San Francisco’s grand tradition of public art—both officially sanctioned and otherwise—has turned the city into a grand, technicolor canvas, and nowhere is this more spectacular than the Mission murals. This open-air museum is concentrated in the Mission District, where local and international artists have created works that range from the political to the amusing.
While some of the best murals, such as those decorating the 18th Street Women’s Building, are masterpieces and San Francisco attractions in and of themselves, others make up a landscape of work painted cheek-to-cheek in Balmy and Clarion alleys. Around 24th Street between Alabama and Harrison, the artists of the Precita Eyes Mural Arts and Visitors Center have left a trail of artistic expression, some of which are multiple stories high. Wandering through these muraled streets is one of the quintessential things to do in San Francisco; our guide will acquaint you with the ten most iconic before you hit the pavement and see them for yourself.
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Ultimate guide to the Mission murals
The mural: Muralist, teacher and activist Juana Alicia brings the legend of La Llorona, the Weeping Woman doomed to roam the earth searching for her lost children in this moody blue mural at 24th and York. The work ties the myth to the plight of women and children the world over: the fight for water rights in Bolivia, Indian farm workers protesting the industrial dams, and the unsolved murders of hundreds of female maquiladora workers along the U.S.–Mexican border.
Where to find it: On the wall of the Taqueria San Francisco at the corner of York St and 24th St
The mural: The culmination of almost two years of work, the MaestraPeace mural is one of the most ambitious pieces of contemporary public art not only in San Francisco, but arguably the world. Seven women (including Susan Cervantes, Miranda Bergman and Juana Alicia) with over 100 years of combined experience as muralists and a team of more than 50 volunteers labored to create this 12,000 square foot mural. The work incorporates images representing the variety of cultures, accomplishments and belief systems of women throughout the world, from Yemayah, the Yoruba goddess of rivers and oceans to Georgia O’Keeffe. To truly appreciate the depth of its conception, stop into the lobby gift store for a copy of a printed key, detailing the individual images and historical figures represented.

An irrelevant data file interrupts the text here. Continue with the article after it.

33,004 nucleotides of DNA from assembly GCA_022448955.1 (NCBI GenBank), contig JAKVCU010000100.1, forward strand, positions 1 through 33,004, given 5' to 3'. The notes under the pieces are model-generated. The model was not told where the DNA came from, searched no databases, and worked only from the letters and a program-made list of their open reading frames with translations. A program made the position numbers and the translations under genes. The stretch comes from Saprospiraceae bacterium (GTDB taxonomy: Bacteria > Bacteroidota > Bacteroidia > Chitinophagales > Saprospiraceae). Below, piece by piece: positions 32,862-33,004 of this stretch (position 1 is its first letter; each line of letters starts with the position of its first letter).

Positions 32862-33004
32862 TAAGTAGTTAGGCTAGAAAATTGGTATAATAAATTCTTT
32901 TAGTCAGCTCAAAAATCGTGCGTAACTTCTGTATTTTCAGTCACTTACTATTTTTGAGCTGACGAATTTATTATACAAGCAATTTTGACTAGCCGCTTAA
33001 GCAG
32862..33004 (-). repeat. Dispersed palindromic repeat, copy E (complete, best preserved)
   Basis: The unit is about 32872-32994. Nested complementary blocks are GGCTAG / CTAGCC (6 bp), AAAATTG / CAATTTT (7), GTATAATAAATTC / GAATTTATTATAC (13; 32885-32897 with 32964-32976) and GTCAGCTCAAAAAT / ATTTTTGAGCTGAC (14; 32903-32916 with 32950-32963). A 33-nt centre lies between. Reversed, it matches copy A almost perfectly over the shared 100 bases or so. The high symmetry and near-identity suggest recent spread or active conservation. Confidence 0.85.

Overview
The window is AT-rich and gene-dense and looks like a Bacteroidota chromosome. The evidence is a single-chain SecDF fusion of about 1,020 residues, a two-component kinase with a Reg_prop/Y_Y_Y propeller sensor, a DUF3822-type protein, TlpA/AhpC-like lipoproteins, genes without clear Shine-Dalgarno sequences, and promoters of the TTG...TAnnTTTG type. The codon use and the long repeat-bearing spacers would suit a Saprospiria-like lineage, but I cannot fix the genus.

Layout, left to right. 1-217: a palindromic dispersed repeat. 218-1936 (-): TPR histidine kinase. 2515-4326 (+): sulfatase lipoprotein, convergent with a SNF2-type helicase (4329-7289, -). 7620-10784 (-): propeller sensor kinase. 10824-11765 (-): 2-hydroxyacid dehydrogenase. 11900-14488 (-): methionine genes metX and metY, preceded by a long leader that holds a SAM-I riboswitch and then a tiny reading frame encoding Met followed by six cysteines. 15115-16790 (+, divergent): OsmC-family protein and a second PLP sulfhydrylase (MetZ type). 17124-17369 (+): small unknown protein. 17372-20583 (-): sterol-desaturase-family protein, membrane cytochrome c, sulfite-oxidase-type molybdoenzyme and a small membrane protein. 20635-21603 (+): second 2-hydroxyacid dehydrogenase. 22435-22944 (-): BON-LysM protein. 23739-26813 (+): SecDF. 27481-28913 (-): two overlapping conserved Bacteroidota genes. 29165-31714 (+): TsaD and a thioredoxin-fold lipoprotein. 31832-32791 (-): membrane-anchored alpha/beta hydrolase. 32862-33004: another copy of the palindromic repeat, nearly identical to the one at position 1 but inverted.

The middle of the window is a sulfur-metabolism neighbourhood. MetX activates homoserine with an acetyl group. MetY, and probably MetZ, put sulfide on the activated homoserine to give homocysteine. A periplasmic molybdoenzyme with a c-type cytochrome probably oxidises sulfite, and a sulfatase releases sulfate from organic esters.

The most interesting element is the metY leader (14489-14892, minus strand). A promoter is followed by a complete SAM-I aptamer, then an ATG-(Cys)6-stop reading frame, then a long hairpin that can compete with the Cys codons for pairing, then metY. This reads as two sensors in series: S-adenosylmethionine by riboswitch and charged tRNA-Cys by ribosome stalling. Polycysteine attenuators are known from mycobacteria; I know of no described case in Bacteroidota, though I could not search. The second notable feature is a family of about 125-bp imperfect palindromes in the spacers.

Where to find it: The Women's building at 3543 18th Street between Valencia and Guerrero.
The mural(s): Balmy Alley has one of the highest concentrations of street art in the city. Approximately 37 works by more than three-dozen artists line the narrow street, covering virtually every available space, including garage doors and fences. The murals here include tributes to Frida Kahlo, Georgia O’Keeffe and Salvadoran activist Archbishop Oscar Romero, as well as up-to-the-minute commentaries on local themes including the challenges of gentrification in the neighborhood.
Where to find it: Balmy Alley between 24th and 25th streets.
The mural: The late Father Jack Isaacs, pastor of the St. Peter’s Church, commissioned this mural in 1992 to mark the 500th anniversary of the Spanish conquest of America. The work explores the experience of the indigenous peoples of the Americas, innocent “victims of empire, then and now.” In 2013, artist Isaias Mata returned to the city from El Salvador to restore the faded mural in honor of the "faith and resilience of the people and their descendants in the face of overwhelming violence.”